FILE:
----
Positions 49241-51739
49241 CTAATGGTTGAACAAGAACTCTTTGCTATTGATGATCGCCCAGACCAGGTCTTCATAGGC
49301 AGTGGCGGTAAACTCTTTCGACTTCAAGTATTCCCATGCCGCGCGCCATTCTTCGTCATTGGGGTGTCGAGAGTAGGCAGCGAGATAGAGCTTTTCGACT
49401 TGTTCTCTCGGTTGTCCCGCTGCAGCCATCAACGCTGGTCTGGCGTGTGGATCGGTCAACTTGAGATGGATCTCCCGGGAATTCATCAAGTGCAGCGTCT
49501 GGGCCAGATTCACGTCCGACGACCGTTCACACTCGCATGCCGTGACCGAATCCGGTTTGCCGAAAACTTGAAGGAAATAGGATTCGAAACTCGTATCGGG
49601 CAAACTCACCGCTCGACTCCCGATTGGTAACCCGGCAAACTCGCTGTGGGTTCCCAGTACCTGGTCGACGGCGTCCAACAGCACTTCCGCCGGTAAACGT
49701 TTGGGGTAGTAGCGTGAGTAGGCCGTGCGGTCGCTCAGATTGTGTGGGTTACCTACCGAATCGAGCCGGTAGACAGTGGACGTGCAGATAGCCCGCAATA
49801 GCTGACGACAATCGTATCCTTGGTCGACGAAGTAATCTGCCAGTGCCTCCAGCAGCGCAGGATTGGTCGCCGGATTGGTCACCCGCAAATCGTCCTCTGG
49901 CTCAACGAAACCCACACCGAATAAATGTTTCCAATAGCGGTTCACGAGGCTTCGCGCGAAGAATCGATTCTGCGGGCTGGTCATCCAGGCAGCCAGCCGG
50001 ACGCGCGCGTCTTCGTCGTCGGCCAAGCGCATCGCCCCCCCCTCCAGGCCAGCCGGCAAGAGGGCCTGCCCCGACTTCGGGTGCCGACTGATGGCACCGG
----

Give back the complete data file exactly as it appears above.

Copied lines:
Positions 49241-51739
49241 CTAATGGTTGAACAAGAACTCTTTGCTATTGATGATCGCCCAGACCAGGTCTTCATAGGC
49301 AGTGGCGGTAAACTCTTTCGACTTCAAGTATTCCCATGCCGCGCGCCATTCTTCGTCATTGGGGTGTCGAGAGTAGGCAGCGAGATAGAGCTTTTCGACT
49401 TGTTCTCTCGGTTGTCCCGCTGCAGCCATCAACGCTGGTCTGGCGTGTGGATCGGTCAACTTGAGATGGATCTCCCGGGAATTCATCAAGTGCAGCGTCT
49501 GGGCCAGATTCACGTCCGACGACCGTTCACACTCGCATGCCGTGACCGAATCCGGTTTGCCGAAAACTTGAAGGAAATAGGATTCGAAACTCGTATCGGG
49601 CAAACTCACCGCTCGACTCCCGATTGGTAACCCGGCAAACTCGCTGTGGGTTCCCAGTACCTGGTCGACGGCGTCCAACAGCACTTCCGCCGGTAAACGT
49701 TTGGGGTAGTAGCGTGAGTAGGCCGTGCGGTCGCTCAGATTGTGTGGGTTACCTACCGAATCGAGCCGGTAGACAGTGGACGTGCAGATAGCCCGCAATA
49801 GCTGACGACAATCGTATCCTTGGTCGACGAAGTAATCTGCCAGTGCCTCCAGCAGCGCAGGATTGGTCGCCGGATTGGTCACCCGCAAATCGTCCTCTGG
49901 CTCAACGAAACCCACACCGAATAAATGTTTCCAATAGCGGTTCACGAGGCTTCGCGCGAAGAATCGATTCTGCGGGCTGGTCATCCAGGCAGCCAGCCGG
50001 ACGCGCGCGTCTTCGTCGTCGGCCAAGCGCATCGCCCCCCCCTCCAGGCCAGCCGGCAAGAGGGCCTGCCCCGACTTCGGGTGCCGACTGATGGCACCGG